Second, two very important names in comics history have agreed to appear in the film. When the crew travels to L.A. in the first week of August to interview the doctors of Broadcast Thought, we will also be visiting with Mark Evanier and Jim Trombetta.

We are thrilled by this opportunity. Both men have made substantial contributions to the field of comics. Mark Evanier is a comics creator, historian, and journalist. He brings another element to the story as well. As a youngster, Mr. Evanier was involved in the world of fanzines and had a very interesting correspondence with Dr. Wertham! You can read about it in his book Wertham was Right!.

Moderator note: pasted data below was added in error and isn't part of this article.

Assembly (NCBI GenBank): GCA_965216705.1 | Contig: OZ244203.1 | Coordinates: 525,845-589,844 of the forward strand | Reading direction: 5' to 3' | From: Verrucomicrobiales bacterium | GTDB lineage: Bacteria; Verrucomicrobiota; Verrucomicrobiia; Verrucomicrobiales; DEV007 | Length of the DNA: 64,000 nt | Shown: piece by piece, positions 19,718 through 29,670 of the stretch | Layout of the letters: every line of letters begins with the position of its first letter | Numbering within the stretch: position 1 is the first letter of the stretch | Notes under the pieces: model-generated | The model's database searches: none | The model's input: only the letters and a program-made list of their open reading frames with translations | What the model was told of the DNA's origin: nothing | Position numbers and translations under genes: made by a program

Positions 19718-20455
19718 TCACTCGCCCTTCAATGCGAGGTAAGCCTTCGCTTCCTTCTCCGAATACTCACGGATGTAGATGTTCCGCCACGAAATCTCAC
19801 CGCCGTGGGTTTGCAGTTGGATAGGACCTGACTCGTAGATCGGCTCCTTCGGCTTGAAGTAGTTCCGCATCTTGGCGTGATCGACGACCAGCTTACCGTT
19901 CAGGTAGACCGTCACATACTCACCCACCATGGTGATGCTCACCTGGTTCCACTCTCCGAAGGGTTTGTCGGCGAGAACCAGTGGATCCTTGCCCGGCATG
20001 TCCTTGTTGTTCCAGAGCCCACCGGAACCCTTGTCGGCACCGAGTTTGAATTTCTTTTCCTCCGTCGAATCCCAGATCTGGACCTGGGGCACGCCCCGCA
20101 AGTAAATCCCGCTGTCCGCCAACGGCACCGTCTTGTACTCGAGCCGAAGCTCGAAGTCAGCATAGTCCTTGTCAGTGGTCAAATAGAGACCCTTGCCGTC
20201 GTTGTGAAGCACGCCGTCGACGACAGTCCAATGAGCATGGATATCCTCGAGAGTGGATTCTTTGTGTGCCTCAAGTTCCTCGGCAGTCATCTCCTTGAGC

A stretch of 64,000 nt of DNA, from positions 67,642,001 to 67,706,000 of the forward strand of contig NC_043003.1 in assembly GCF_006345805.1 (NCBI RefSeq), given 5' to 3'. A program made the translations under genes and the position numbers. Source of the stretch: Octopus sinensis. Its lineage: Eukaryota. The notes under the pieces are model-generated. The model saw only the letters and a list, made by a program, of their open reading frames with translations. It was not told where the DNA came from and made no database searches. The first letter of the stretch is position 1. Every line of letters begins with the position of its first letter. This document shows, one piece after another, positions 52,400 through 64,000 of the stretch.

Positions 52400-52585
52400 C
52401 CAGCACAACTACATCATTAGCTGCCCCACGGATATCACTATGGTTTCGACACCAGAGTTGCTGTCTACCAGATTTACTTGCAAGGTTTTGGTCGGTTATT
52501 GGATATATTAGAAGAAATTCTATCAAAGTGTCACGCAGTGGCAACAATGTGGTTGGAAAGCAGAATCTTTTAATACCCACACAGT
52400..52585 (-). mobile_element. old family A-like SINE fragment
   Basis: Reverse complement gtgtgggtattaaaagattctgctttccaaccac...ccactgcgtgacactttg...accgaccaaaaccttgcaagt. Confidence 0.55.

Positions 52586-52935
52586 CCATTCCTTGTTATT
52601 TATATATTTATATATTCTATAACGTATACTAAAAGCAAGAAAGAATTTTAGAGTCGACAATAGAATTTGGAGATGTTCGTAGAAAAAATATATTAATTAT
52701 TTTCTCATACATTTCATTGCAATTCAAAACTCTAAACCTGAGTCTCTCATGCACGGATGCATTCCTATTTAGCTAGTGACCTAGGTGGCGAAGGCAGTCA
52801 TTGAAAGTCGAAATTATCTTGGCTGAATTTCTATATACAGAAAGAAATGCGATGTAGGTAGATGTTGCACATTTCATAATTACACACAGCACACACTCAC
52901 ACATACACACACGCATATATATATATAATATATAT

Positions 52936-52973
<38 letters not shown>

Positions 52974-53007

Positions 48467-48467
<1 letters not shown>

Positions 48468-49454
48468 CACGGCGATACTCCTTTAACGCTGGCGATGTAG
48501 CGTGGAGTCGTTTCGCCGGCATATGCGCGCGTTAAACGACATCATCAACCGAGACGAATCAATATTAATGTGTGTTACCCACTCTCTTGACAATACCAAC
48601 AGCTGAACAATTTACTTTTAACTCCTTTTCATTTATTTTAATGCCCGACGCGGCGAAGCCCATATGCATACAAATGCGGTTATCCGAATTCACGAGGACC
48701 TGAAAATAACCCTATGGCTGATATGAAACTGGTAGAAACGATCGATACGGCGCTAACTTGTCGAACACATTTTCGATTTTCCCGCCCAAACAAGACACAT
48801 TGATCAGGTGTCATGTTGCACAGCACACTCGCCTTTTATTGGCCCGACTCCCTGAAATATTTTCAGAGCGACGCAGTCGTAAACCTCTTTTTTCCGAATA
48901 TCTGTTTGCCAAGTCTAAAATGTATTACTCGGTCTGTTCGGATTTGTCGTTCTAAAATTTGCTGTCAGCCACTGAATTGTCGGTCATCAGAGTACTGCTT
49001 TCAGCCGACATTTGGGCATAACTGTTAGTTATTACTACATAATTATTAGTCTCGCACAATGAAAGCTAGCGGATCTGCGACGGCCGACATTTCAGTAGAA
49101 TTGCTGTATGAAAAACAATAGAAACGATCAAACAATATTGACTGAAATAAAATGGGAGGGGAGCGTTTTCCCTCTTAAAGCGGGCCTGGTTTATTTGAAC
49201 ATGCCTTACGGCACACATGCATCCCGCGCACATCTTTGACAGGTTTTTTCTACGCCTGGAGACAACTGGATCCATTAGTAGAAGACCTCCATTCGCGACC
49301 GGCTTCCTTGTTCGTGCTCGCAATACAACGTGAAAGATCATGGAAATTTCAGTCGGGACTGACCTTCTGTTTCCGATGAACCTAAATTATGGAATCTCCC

Jim Trombetta has compiled a compelling anthology of those early horror comics that are so important to my story. Also, in his book, The Horror The Horror, Mr. Trombetta provides a very lucid analysis of the time period that surrounds these creepy comics.

So, needless to say we are looking forward to a fruitful trip out west as we gather more material for the picture.

Finally, I have another teaser clip from the film. If the below clip doesn't make your comics taste buds water you may be more similar to the walking corpses that appeared in many a comic book page than you thought!

It was so special to spend time with Stephen O'Day. When he opened his collection to us, it was as if history had opened its chest to reveal its beating heart. It was real, tactile; it was the pulp that gathered time on its pages and let us hold it. Material history is living history. It's organic. It gives you arms to the past. And that is not lost to us documentary filmmakers.